2005 Volume 46 Issue 7 Pages 1610-1617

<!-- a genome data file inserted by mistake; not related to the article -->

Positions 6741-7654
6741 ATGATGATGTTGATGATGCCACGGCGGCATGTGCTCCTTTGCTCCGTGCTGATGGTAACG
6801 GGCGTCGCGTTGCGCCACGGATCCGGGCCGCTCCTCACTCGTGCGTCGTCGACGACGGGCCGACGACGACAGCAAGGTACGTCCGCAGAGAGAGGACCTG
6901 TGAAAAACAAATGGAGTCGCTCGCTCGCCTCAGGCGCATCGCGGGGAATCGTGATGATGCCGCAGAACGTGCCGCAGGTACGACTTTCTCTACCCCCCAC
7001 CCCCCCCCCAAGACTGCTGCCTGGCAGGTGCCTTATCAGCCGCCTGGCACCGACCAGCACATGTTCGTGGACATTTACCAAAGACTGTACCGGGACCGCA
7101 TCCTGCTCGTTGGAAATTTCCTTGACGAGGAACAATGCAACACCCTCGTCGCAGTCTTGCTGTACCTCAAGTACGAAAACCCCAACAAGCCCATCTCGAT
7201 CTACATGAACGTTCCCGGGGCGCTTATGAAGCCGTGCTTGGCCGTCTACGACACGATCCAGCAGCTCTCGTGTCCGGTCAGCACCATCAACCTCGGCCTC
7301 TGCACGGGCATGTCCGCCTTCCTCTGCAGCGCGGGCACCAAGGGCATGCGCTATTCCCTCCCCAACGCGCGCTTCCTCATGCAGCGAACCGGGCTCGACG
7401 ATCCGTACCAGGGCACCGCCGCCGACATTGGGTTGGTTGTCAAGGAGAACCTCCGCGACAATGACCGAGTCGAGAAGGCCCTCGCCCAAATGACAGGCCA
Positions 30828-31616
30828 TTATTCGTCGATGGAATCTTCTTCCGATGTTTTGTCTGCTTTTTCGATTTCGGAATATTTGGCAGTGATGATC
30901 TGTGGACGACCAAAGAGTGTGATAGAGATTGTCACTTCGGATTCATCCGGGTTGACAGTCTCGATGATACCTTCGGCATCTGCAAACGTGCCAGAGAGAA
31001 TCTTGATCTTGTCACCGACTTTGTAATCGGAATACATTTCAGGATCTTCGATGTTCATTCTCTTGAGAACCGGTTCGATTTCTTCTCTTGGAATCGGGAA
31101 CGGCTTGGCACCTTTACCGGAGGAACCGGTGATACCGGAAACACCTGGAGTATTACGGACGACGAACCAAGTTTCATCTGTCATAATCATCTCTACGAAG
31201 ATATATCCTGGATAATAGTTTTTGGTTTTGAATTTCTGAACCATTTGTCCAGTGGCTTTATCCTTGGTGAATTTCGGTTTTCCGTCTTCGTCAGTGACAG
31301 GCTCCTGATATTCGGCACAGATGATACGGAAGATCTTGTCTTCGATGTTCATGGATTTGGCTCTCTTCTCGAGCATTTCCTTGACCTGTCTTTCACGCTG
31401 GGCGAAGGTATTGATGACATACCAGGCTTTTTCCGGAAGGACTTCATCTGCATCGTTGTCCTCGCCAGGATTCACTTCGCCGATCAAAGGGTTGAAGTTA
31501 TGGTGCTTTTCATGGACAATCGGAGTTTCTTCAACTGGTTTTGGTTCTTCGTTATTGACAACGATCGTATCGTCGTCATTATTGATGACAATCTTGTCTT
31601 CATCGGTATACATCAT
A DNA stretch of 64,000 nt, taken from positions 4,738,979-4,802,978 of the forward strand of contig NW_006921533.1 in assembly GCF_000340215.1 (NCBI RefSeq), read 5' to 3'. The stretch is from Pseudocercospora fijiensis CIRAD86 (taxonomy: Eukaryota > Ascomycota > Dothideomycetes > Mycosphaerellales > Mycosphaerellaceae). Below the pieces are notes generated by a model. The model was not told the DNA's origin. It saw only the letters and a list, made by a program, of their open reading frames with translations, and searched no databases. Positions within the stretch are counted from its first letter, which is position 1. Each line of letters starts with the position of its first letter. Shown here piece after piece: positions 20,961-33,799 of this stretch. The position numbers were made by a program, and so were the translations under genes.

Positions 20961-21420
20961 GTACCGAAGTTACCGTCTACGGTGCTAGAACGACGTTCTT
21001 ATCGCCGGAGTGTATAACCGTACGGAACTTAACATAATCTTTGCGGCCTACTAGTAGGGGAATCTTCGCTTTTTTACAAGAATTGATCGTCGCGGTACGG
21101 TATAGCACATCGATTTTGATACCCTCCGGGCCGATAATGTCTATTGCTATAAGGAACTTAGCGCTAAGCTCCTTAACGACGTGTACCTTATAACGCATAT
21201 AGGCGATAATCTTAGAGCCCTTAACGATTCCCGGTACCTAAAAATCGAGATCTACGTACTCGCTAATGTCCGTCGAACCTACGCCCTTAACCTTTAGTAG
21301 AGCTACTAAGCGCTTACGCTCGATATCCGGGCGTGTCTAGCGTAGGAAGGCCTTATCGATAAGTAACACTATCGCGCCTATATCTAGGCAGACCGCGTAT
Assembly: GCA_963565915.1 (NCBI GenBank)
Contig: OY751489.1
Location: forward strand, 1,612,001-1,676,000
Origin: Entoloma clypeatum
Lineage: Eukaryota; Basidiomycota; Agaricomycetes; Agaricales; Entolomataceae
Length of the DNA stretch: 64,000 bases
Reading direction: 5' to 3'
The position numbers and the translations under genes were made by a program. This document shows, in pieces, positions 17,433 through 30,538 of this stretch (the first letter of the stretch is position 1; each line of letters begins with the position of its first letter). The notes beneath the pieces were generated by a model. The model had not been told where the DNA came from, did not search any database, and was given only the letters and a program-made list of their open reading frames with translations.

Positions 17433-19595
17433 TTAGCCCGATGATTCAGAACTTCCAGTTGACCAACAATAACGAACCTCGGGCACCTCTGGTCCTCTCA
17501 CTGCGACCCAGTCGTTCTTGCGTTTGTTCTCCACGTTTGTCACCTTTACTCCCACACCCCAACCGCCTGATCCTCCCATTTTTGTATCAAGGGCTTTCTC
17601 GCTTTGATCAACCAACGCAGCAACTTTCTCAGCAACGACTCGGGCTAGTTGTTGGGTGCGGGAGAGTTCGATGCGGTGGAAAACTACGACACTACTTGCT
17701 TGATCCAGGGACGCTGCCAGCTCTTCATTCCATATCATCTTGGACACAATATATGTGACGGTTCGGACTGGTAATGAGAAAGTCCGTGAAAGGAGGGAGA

To examine the formation of a new bone using various metal implants, 316L stainless steel, Co–Cr–Mo casting alloy, and Ti–6Al–4V and Ti–15Zr–4Nb–4Ta alloys were implanted into the rat femur and tibia for up to 48 weeks. Morphometrical parameters, namely, new bone formation rate, bone contact rate, new bone thickness and osteoid formation rate were investigated. Although a thin osteoid layer in a new bone-metal interface was observed in all the alloy implants, a new bone was well formed around all the alloy implants in the bone marrow of the rat femur and tibia up to 48 weeks. Neither the resorption of bone nor inflammatory reactions such as the presence of foreign-body giant cells and infiltration of inflammatory cells were also evident in the histological examination of these implants. A normal bone remodeling was observed in the new bone-metal implant interface, and osteoblasts capable of differentiating into a new bone tissue were lined on the implant side in the new bone-metal implant interface. Many osteocytes were observed in the lamellar bone tissue. The new bone formed around all the alloy implants developed into a calcified bone consisting of lamellar structure with increasing implantation period. A capsulated fibrous connective tissue was observed in the 316L stainless steel and Co–Cr–Mo alloy implants at 48 weeks after long-term implantation. Many osteoclasts were observed at the interface between the fibrous connective tissue and lamellar bone tissue. The bone formation rates around all the alloy implants were markedly high, approximately more than 90% at 4 weeks after implantation, and thereafter, no marked change was observed. The bone contact rate of Co–Cr–Mo alloy implant was slightly higher than that of 316L stainless steel implant. In the early stage of implantation (4–12 weeks), the bone contact rates of Ti alloy implants were significantly higher than that of Co–Cr–Mo alloy implant. In the late stage of implantation (24–48 weeks), the osteoid formation rates of Co–Cr–Mo and Ti–6Al–4V alloy implants tended to increase, but not significantly. Significant differences in the bone morphometrical parameters, suggesting osteocompatibility, were detected, although histological findings were not evident. Histological examinations of undecalcified sections were essential for confirming the interface between a newly formed bone and a metal implant, and morphometrical parameters, suggested to be good markers of osteocompatibility for the investigation of various metal implants.